Premier League clubs have agreed to a new set of rules aimed at clamping down on rogue owners. The measures, which include a formal human rights test for potential owners and directors, were approved at a recent shareholder meeting. The new rules will also see the Government’s Global Human Rights Sanctions Regulations used as an “objective” test on potential owners. However, this will not affect the Saudi ownership of Newcastle or Qatari Sheikh Jassim’s potential takeover of Manchester United. All current owners and directors will be assessed on an annual basis.
The Premier League has also extended the list of criminal offences that will result in disqualification. The League’s ruling Board will now have the power to prevent any new directors or owners from being appointed if they are under investigation for a “disqualifying event”. Potential owners will also face an obligation to meet a published list of “Acquisition Materials” that must be provided to the League as part of the due diligence process.
The clampdown was part of a series of alterations to the current owners and directors test, ahead of the arrival of the Government’s proposed Independent Football Regulator. The measures were agreed “unanimously” by club bosses. The new rules will also see any individual with a 25 per cent stake in one club forbidden to hold more than 9.9 per cent of another Premier League outfit, reducing the threshold for what is deemed “control” of a club from the current 30 per cent.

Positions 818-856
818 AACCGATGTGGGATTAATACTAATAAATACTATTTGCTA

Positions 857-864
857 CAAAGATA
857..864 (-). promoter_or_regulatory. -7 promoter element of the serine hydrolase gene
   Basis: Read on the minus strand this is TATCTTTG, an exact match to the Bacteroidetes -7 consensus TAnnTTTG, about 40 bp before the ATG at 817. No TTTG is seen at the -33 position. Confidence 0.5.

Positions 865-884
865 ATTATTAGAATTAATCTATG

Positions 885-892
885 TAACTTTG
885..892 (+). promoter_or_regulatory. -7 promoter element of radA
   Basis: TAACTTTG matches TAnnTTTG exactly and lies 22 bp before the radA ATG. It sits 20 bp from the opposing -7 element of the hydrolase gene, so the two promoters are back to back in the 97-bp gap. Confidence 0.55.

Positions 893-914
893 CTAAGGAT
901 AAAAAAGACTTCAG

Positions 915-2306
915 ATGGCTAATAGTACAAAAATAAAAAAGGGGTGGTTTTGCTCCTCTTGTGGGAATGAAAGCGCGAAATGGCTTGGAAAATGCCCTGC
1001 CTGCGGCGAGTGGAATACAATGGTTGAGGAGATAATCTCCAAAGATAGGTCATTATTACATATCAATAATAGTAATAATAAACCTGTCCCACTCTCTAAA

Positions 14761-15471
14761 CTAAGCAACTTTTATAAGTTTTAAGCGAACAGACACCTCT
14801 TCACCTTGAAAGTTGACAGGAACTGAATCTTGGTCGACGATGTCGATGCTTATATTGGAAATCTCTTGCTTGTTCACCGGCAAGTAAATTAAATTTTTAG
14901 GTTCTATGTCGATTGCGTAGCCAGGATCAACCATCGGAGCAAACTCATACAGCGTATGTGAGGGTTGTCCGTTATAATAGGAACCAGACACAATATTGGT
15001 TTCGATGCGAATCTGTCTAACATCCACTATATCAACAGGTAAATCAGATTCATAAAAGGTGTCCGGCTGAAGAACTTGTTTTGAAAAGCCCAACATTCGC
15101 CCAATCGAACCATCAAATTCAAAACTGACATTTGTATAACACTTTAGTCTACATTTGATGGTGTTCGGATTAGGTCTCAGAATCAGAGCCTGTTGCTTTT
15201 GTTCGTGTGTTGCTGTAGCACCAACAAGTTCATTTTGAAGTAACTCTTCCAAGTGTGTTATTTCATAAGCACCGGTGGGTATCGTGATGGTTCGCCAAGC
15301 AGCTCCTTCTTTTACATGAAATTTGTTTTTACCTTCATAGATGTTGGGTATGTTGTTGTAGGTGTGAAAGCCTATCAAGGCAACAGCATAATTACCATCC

Club chief executives will also be brought under the remit of the test, along with all senior club officials who sign critical regulatory documents. League chiefs will also have broader powers to take action against directors involved in insolvency actions. Anyone banned by the Charity Commission, FCA, Prudential Conduct Authority, HMRC and Gambling Commission will now also face the boot from Premier League club roles.
The new rules would have seen Roman Abramovich automatically expelled when he was placed on the Government sanctions list last year. The League has also agreed to publish the names of any individuals on a new banned list, updated every season. A Premier League spokesman said: “This will include offences involving violence, corruption, fraud, tax evasion and hate crimes.”
The clampdown on rogue owners is a welcome development for football fans who have seen a number of clubs suffer under poor ownership in recent years. The new rules will help to ensure that clubs are run by responsible owners who have the best interests of the club and its fans at heart. The Premier League’s decision to use the Government’s Global Human Rights Sanctions Regulations as an “objective” test on potential owners is a particularly important development.
The Premier League is one of the most popular and lucrative football leagues in the world. It is therefore essential that it is run by responsible owners who are committed to the long-term success of their clubs. The new rules will help to ensure that this is the case and will provide greater protection for fans and clubs alike.